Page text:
Aidan O'Brien wins Group One races so frequently that at times it can seem almost humdrum, but there was certainly nothing ordinary about the turn of foot which seized the Independent Waterford Wedgwood Phoenix Stakes at Leopardstown for his colt Johannesburg yesterday.
Johannesburg travelled like a good horse and then quickened like an exceptional one to sprint away from his 10 rivals in the season's first Group One for juveniles. He is clear, too, in the betting for next year's 2,000 Guineas, and likely to remain so for weeks, perhaps months, to come.
O'Brien had already won the Group One Prix Maurice de Gheest at Deauville, with King Charlemagne, when the field went to post for the Phoenix Stakes at Leopardstown yesterday, and the punters were in no doubt that an across-the-card double was a formality.
Johannesburg, who runs in the colours of Michael Tabor, opened at 4-7 but was supported down to 2-5 by the off, and though the bookies had 10 horses running for them, the payout was never in doubt. Johannesburg cruised along at little more than a canter as Line Rider, a stablemate, performed his pacemaking duties, and when Mick Kinane shook the reins, the response was both willing and ruthless.
The race was over in half-a-dozen strides, the winning margin of five lengths recorded while easing down after a hands-and-heels ride.
For O'Brien, this was a fourth consecutive success in the Phoenix Stakes, and while the subsequent careers of the previous three – Lavery, Fasliyev and Minardi – have often been marked by ill-fortune or under-achievement, the bookmakers seem in little doubt that Johannesburg will arrive at Newmarket on 2,000 Guineas day next year as the horse to beat.
William Hill cut him to 6-1 clear favourite (from 16-1) for the Classic after yesterday's success, while 8-1 is available with Coral. The Tote offer 12-1 (from 25-1), though that may soon be a distant memory. The Tote then bet: 16-1 Naheef, 20-1 Dubai Destination and Meshaheer, 25-1 others.
"Johannesburg has brilliant acceleration and has never been extended," O'Brien said afterwards. "Michael was very confident on him and I think the horse will have no problem getting seven furlongs this year."
The Prix Morny at Deauville in two weeks' time – won by Fasliyev two years ago – and the Middle Park Stakes, in which Minardi followed up his Phoenix Stakes success last year, are likely targets for the colt, along with the Dewhurst Stakes at Newmarket in October.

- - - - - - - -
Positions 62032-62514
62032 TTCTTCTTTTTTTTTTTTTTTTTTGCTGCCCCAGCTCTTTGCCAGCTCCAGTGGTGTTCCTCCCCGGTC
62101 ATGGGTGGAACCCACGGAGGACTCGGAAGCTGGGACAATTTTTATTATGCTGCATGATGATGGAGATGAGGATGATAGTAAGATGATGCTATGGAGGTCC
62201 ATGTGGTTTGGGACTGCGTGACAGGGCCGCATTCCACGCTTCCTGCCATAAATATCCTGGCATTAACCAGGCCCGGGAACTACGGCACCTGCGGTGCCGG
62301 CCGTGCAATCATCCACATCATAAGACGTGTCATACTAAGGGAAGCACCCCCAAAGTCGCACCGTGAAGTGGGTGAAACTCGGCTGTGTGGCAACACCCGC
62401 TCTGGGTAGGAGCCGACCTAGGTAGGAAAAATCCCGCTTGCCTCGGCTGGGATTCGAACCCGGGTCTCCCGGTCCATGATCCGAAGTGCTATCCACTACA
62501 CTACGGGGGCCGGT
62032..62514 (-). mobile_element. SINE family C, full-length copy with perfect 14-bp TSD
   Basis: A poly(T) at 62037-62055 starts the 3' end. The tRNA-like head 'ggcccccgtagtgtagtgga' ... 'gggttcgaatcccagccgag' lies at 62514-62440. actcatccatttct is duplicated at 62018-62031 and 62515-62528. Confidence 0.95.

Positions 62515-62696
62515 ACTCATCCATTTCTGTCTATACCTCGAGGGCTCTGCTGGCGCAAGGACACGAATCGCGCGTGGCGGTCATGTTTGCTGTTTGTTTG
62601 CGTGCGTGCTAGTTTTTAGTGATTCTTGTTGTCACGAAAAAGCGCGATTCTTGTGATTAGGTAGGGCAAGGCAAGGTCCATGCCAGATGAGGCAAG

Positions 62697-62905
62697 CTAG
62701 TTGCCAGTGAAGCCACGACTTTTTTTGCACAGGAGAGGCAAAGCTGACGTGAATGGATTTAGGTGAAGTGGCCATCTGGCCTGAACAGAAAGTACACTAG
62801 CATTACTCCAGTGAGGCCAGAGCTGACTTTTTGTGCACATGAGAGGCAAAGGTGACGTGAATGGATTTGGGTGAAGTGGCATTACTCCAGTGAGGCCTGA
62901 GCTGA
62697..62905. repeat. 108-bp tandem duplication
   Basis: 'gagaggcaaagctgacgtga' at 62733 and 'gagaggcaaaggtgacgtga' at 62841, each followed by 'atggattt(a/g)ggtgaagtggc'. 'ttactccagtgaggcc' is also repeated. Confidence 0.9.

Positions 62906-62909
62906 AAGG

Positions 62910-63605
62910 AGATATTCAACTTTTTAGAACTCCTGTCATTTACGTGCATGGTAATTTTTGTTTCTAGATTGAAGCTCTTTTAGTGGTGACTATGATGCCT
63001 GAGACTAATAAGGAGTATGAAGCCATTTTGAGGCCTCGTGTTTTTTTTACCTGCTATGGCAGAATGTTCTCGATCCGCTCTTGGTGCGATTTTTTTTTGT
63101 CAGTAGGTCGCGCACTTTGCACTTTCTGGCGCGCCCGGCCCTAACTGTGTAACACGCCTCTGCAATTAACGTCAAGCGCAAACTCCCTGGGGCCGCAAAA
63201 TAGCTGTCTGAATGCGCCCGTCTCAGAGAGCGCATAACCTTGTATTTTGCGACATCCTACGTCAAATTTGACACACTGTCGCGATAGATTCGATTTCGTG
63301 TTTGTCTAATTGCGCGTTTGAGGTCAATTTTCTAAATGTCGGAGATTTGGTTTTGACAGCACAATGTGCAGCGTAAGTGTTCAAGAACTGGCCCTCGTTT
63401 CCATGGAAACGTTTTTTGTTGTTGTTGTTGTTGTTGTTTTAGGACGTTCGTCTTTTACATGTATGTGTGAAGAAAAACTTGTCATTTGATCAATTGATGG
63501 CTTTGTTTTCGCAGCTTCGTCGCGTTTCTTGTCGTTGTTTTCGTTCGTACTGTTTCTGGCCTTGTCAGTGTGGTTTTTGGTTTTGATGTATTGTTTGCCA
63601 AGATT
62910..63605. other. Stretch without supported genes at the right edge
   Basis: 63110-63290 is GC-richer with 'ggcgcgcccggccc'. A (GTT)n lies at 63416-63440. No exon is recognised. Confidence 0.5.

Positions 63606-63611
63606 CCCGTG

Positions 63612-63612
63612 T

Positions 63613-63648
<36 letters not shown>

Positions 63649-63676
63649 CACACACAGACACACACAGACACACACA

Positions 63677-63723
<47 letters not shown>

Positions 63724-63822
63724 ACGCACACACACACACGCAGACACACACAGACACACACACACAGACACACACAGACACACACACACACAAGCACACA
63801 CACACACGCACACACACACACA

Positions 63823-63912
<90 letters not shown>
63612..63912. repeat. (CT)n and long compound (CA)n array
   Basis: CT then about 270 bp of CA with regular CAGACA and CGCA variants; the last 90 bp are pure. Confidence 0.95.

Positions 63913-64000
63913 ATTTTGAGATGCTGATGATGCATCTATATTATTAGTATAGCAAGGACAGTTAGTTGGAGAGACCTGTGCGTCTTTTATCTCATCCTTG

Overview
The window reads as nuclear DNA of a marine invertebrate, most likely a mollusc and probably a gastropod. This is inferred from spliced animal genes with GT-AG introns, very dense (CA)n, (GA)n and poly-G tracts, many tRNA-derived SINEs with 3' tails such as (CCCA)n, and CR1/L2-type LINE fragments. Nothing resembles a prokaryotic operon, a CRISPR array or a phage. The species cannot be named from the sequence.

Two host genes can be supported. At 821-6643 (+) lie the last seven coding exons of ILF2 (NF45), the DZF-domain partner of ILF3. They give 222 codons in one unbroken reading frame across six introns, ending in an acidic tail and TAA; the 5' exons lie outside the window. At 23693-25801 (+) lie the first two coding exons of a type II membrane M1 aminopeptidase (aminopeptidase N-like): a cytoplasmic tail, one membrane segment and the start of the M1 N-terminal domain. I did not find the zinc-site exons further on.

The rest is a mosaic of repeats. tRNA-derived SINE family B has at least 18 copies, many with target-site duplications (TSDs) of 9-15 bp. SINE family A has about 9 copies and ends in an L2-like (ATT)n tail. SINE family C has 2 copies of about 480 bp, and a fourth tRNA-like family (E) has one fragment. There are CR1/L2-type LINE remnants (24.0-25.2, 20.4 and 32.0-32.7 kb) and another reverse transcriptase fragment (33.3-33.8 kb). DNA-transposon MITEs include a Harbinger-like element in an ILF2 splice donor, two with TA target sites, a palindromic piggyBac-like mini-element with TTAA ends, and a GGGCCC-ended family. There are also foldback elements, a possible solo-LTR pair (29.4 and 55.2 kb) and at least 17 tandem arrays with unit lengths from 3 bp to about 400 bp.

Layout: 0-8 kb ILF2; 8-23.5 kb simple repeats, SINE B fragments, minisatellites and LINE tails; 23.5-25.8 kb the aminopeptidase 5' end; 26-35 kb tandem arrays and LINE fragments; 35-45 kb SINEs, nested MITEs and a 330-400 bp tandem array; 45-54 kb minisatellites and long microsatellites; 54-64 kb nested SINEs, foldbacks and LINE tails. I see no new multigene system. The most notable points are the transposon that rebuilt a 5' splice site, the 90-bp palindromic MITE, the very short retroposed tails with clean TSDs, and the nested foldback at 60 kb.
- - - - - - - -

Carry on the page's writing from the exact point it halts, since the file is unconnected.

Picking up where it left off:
Minardi could finish only sixth in the Prix Maurice du Gheest at Deauville yesterday, but his stablemate, King Charlemagne, secured the prize with a late rally to beat Godolphin's Three Points.
Michael Jarvis and John Gosden took third and fourth, with Kier Park and Mount Abu respectively, while the only home-trained challenger, Danger Over, was fifth.
"We have always rated this horse highly and the drop back in distance today [to six-and-a-half furlongs] was not a problem," O'Brien said. "He has plenty of pace."
King Charlemagne, ridden by Jamie Spencer yesterday, may now step back a little further still, for the six-furlong Stanley Leisure Sprint Cup at Haydock on 8 September.
Pat Eddery, the rider of Three Points, said that he was "Sure we had it won a furlong out but the winner found a real surge."
Godolphin's principal jockey, Frankie Dettori, also failed to lift what has generally been a disappointing season for the operation, finishing in last place on Mutafaweq in the eight-runner Credit Suisse Private Banking Pokal, a 12-furlong, Group One contest in Cologne.
The 1999 St Leger winner started favourite for the Group One event, and moved into third place turning for home, but dropped right away as Subianco, the locally-trained second-favourite, went on to lift the prize.
"He hated the patchy ground," Dettori said afterwards, "but there is nothing wrong with the horse."
The only foreign success for a British yard yesterday was claimed by David Nicholls's Bahamian Pirate, who beat One Won One by a short-head in the Group Three Phoenix Sprint Stakes at Leopardstown. Munjiz, trained by Barry Hills, was close behind in third.
The Nunthorpe Stakes at York, in which Nicholls dead-heated for first place with Ya Malak in 1997, may be the winner's next appointment.